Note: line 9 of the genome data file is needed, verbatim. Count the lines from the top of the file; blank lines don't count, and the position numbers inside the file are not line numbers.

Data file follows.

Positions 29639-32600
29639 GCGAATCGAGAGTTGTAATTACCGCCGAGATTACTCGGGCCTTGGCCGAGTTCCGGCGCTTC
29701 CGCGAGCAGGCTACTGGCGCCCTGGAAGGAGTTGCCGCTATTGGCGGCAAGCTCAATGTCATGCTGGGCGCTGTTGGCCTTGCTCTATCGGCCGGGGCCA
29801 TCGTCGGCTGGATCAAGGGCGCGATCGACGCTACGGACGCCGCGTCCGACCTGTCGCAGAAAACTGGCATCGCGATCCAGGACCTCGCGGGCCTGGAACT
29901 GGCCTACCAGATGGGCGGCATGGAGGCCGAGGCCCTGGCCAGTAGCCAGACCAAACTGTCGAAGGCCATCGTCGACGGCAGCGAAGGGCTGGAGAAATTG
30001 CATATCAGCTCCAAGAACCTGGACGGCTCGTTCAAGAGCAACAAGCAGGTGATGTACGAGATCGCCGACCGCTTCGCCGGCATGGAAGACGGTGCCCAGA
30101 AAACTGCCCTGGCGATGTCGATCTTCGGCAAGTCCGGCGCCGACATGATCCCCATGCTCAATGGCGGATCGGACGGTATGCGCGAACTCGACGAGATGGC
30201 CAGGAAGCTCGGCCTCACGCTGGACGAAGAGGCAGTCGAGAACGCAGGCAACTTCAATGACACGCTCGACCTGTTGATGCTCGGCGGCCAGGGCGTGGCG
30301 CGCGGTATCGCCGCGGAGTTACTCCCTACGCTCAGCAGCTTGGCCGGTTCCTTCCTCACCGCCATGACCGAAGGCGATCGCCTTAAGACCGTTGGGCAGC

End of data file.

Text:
30301 CGCGGTATCGCCGCGGAGTTACTCCCTACGCTCAGCAGCTTGGCCGGTTCCTTCCTCACCGCCATGACCGAAGGCGATCGCCTTAAGACCGTTGGGCAGC